Patients Considering Breast Implants Need Information on Risk of Very Rare Cancer
Women considering any type of breast implant surgery should understand their risk of an "exceedingly rare" but serious type of cancer called anaplastic large cell lymphoma (ALCL), according to a special topic paper in the April issue of Plastic and Reconstructive Surgery®, the official medical journal of the American Society of Plastic Surgeons (ASPS).
"Breast implant-associated ALCL should be included during preoperative counseling on the risks of breast implantation when obtaining informed consent," write Dr. Mark W. Clemens and colleagues of The University of Texas M.D. Anderson Cancer Center, Houston. They outline and evaluate their institution's approach to including ALCL in the informed consent process for breast implants.
Informed Consent for ALCL: Risks, Symptoms, and When to Take Action
Breast-implant-associated ALCL is a subtype of cancer called non-Hodgkin lymphoma, and can occur in the scar tissue or fluid around breast implants. In 2011, with an update in 2016, the FDA issued a statement warning of "a very small, but increased risk" of ALCL in women with breast implants.
The true rate of breast implant-associated ALCL is unknown. Less than 150 cases of breast implant-associated ALCL have been reported since the late 1990s, whereas there are an estimated 10 million women with breast implants worldwide. Yet the risk of ALCL is at least 18 times higher than in women without implants.
It is unclear how often plastic surgeons include information about this "rare and frequently misunderstood" cancer in preoperative discussions with patients. Informal surveys suggest that up to three-fourths of plastic surgeons don't discuss ALCL when obtaining informed consent for breast implant procedures.
Dr. Clemens and colleagues evaluated their experience with implementing an informed consent process for ALCL in 585 women undergoing breast reconstruction with implants over one year. After training, healthcare workers felt adequately prepared to discuss the risk of ALCL. Although some patients had questions, none decided not to proceed with breast reconstruction after learning about ALCL.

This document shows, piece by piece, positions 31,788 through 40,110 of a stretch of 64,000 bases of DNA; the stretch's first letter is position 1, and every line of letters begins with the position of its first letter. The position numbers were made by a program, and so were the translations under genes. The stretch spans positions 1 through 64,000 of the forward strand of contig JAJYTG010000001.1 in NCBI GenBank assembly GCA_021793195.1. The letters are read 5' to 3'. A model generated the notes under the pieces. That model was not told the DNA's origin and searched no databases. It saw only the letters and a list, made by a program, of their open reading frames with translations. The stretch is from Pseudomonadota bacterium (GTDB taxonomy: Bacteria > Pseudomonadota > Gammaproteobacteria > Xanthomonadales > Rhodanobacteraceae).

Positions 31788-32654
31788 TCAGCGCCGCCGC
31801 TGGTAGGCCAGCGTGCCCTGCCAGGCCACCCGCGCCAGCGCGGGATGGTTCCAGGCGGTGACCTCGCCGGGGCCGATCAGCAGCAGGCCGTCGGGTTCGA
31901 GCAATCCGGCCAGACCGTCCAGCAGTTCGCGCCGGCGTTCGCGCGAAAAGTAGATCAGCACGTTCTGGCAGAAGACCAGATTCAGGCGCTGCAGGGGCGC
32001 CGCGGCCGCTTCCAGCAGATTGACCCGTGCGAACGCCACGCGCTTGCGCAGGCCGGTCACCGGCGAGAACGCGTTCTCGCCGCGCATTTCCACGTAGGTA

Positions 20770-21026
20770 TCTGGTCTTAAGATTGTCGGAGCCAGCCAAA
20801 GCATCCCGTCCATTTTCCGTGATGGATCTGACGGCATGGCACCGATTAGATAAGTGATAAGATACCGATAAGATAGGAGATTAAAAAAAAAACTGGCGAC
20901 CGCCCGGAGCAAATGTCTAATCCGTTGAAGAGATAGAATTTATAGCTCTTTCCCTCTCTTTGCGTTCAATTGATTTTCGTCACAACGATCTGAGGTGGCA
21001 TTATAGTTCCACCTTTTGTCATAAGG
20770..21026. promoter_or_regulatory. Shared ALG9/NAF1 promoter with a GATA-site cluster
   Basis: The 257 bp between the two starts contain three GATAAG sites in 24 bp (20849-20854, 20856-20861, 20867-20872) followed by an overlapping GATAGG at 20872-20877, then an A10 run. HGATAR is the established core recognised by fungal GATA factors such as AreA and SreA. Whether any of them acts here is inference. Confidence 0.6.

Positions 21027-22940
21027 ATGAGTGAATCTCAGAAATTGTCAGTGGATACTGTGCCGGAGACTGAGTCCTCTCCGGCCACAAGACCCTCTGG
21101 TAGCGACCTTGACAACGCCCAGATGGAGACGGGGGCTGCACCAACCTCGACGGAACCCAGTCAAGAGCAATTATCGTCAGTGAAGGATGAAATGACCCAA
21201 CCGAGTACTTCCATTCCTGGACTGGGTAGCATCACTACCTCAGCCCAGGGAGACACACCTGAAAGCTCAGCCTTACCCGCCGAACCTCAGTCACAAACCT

The authors emphasize the need to make patients aware of the existence of this rare cancer, and of the most common signs and symptoms. Most cases of ALCL are diagnosed when patients seek treatment for implant-related symptoms such as pain, lumps, swelling, or differences between breasts—eight to nine years after surgery, on average.
Patients are strongly advised to take action and follow up with a physician should these symptoms occur. "Evaluation of fluid collections years after implant placement is particularly important," Dr. Clemens comments.
The informed consent process began with education for healthcare providers, including a "frequently asked questions" document available from the Plastic Surgery Foundation. In collaboration with the FDA, the ASPS and Plastic Surgery Foundation have developed an online prospective registry called PROFILE, to record cases and gather information on breast implant patients affected by ALCL.
Dr. Clemens and coauthors believe their experience shows that patients can understand information about ALCL risk, and use that information to make an informed decision about receiving breast implants. They conclude, "Informed consent should be provided to any patient with breast implants for either reconstructive or aesthetic indications."
Article: "Breast Implant Informed Consent Should Include the Risk of Anaplastic Large Cell Lymphoma” (doi: 10.1097/FTD.0000000000000287)
About Plastic and Reconstructive Surgery
For over 75 years, Plastic and Reconstructive Surgery® has been the one consistently excellent reference for every specialist who uses plastic surgery techniques or works in conjunction with a plastic surgeon. The official journal of the American Society of Plastic Surgeons, Plastic and Reconstructive Surgery® brings subscribers up-to-the-minute reports on the latest techniques and follow-up for all areas of plastic and reconstructive surgery, including breast reconstruction, experimental studies, maxillofacial reconstruction, hand and microsurgery, burn repair and cosmetic surgery, as well as news on medico-legal issues.
The American Society of Plastic Surgeons (ASPS) is the largest organization of board-certified plastic surgeons in the world. Representing more than 7,000 physician members, the society is recognized as a leading authority and information source on cosmetic and reconstructive plastic surgery. ASPS comprises more than 93 percent of all board-certified plastic surgeons in the United States. Founded in 1931, the society represents physicians certified by The American Board of Plastic Surgery or The Royal College of Physicians and Surgeons of Canada.
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